Persistent Organic Pollutants
Persistent organic pollutants (POPs) are chemical pollutants that are pervasive in our environment. Don’t let the ‘organic’ fool you—it’s not referring to organic food or organic farming, it’s just a term for living matter or organisms. These chemicals love our fat, so fat is where they accumulate and hide out.
The WHO released a statement on POPs that reads, “POPs are chemicals of global concern due to their potential for long-range transport, persistence in the environment, ability to biomagnify and bioaccumulate in ecosystems, as well as their significant negative effects on human health and the environment .”
Bioaccumulation & Biomagnification
Bioaccumulation refers to the accumulation of these chemicals from the environment over time.
Biomagnification refers to the build-up of these chemicals as you go higher up the food chain, so those at the top will contain the greatest amount.
You may have heard about the problem of mercury levels in fish. Mercury levels can get particularly high in larger fish, as larger fish like tuna eat small fish that are already high in mercury. They also accumulate it from their environment.
It’s the same thing that occurs with POPs.
Did you know that over 4000 chemicals have entered the food supply—some intentionally like preservatives, and some inadvertently like BPA? Not only that, over 1500 chemicals enter the market each year.
Many of their effects have not been thoroughly studied in humans, and only a handful of the
thousands of chemicals have undergone rigorous testing. We know that at least 175 of them are
harmful to human health.
Just think about the amount of rubbish you produce as one human in one day. Then think about the rubbish that your household creates, then your suburb, then your state, and finally your country.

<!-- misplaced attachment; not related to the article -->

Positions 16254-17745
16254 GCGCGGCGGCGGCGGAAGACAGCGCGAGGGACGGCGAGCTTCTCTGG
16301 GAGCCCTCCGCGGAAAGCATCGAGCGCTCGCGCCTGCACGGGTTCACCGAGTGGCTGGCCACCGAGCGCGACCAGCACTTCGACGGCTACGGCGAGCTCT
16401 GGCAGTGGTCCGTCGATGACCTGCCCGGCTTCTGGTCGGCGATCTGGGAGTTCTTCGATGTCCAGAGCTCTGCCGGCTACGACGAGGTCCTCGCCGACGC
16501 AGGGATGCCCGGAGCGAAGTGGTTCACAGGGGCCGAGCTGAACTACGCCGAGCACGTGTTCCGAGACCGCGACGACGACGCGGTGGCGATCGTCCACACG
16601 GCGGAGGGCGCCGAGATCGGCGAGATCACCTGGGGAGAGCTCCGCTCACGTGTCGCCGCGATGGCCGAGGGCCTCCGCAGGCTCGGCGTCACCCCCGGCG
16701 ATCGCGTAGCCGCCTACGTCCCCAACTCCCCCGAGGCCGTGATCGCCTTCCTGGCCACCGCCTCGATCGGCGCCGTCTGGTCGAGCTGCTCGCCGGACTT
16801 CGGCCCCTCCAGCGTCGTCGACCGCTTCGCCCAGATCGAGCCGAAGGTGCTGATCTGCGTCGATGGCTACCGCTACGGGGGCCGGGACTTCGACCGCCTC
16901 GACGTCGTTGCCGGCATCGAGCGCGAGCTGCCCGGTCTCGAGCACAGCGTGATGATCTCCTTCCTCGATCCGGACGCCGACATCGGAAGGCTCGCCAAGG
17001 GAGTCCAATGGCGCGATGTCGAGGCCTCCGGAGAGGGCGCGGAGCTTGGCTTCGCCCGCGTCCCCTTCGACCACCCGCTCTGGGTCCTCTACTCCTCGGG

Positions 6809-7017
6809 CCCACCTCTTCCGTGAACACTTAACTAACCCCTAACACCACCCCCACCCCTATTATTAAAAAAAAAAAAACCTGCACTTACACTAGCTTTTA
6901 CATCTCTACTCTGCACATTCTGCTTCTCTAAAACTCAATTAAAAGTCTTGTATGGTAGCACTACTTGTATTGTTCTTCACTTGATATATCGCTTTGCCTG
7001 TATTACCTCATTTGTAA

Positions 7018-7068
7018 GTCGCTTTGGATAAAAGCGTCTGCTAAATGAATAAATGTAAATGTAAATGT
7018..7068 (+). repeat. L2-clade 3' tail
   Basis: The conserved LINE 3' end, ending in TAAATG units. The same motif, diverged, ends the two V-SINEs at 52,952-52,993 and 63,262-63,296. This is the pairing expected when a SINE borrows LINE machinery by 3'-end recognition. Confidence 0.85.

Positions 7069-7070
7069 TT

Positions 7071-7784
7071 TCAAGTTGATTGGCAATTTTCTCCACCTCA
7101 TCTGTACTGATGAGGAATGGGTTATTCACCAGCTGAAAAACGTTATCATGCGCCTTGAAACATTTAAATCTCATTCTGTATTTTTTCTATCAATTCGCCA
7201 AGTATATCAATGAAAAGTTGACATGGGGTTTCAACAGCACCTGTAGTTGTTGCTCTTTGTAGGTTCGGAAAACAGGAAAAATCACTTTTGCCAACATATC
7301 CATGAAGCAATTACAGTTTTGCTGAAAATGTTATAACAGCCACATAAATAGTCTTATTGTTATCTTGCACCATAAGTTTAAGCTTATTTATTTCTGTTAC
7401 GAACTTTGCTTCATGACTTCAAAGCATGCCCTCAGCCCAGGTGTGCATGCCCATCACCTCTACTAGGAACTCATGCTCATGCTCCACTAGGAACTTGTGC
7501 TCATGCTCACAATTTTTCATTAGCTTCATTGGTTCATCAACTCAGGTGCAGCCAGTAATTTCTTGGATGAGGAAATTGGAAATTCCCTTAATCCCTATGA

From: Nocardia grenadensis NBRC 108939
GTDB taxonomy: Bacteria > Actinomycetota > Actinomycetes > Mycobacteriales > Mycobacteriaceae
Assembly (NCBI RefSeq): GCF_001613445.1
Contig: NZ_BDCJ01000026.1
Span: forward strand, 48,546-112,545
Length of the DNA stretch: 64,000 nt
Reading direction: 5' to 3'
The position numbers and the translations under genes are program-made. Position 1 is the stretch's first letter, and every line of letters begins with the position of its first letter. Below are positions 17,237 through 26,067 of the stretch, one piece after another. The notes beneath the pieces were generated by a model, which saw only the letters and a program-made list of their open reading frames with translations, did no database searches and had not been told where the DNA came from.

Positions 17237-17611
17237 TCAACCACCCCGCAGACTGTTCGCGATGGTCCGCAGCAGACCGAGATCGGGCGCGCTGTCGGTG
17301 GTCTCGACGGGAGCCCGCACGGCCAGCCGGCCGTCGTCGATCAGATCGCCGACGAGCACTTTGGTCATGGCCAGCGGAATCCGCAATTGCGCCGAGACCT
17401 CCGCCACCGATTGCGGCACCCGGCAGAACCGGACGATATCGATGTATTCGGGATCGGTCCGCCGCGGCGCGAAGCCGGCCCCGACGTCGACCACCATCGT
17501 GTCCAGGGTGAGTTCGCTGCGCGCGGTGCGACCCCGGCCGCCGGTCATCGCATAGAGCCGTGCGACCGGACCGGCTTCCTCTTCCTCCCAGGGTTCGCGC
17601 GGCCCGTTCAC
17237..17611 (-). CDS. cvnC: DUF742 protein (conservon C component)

That’s a huge amount of rubbish produced every single day, and it usually ends up in landfills. After the rubbish sits for a while in a landfill, it gets into our water, our air, our ecosystems, and our food. Roughly two-thirds of all the plastic ever produced has been released into the environment and remains there in some form —in the oceans, in the air, in the soil, in water supplies, or in our bodies.
The trouble is when researchers do blood tests, the levels of individual chemicals may be low, but it’s the total amount or mixture of chemicals that is of greatest concern. Research in this area is in its infancy, and it’s going to be very challenging to identify which of these chemicals are problematic, in what combination they’re harmful, and where they originated from because of their persistence in the environment.
Because these fat-loving molecules tend to congregate together, they can concentrate to as much as 100 times background levels in seawater.
The main source of POPs (~95%) is through dietary intake of animal fats, and don’t forget; we’re at the top of the food chain ! Fish tend to be highest in POPs, particularly farmed fish.
These POPs can disrupt our biology, and in particular, our endocrine system (the hormone system).
POPs Are a Risk Factor for Type 2 Diabetes
POPs are now considered a risk factor for type 2 diabetes, as they contribute to insulin dysfunction . They have direct effects on the beta cells in the pancreas and contribute to inflammation.
Unfortunately, it’s a topic that has not been brought to the public’s attention. The implications could be massive, and who would be held accountable? These chemicals persist in the environment and travel long distances, so it’s almost impossible to know exactly where they originated from.
What You Can Do To Avoid Environmental Chemicals
- Reduce your intake of animal products (particularly farmed fish.)
- Reduce your own waste. (Reuse bags, buy a reusable coffee cup, buy in bulk rather than individually wrapped items.)
- Minimise your use of pre-packaged foods.
- Do not use plastic when heating food in the microwave.
- Lose weight or maintain a healthy weight. (Remember, these POPs hang out in fat.)
- Minimise your use of chemicals in the home.
- Eat organic food.
- Minimise your time spent near idling cars, trucks, and buses.
At the end of the day, human health is largely dependent on planetary health. If you care about your health, start caring about the planet’s health. Every single one of us can make a difference.
 WHO. (2019) Persistent organic pollutants (POPs). WHO.
 Villa, P., Arellano, Y., Gordon, M., Moon, D., Miller, K. and Thompson, K. (2019) Plastic and
Health. The Hidden cost of a Plastic Planet. The Centre for International and Environmental Law. https://www.ciel.org/wp-content/uploads/2019/02/Plastic-and-Health-The-Hidden-Costs-of-a-Plastic-Planet-February-2019.pdf
 Magliano, D. J., Loh, V.H.Y., Harding, J.L., Botton, J. and Shaw, J.E. (2014) Persistent organic pollutants and diabetes: A review of the epidemiological evidence. Diabetes and Metabolism, Vol.40(1), pp.1-14
 Lee, Y. M., Jacobs, D. R., Jr, and Lee, D. H. (2018). Persistent Organic Pollutants and Type 2
Diabetes: A Critical Review of Review Articles. Frontiers in endocrinology, Vol.9(712)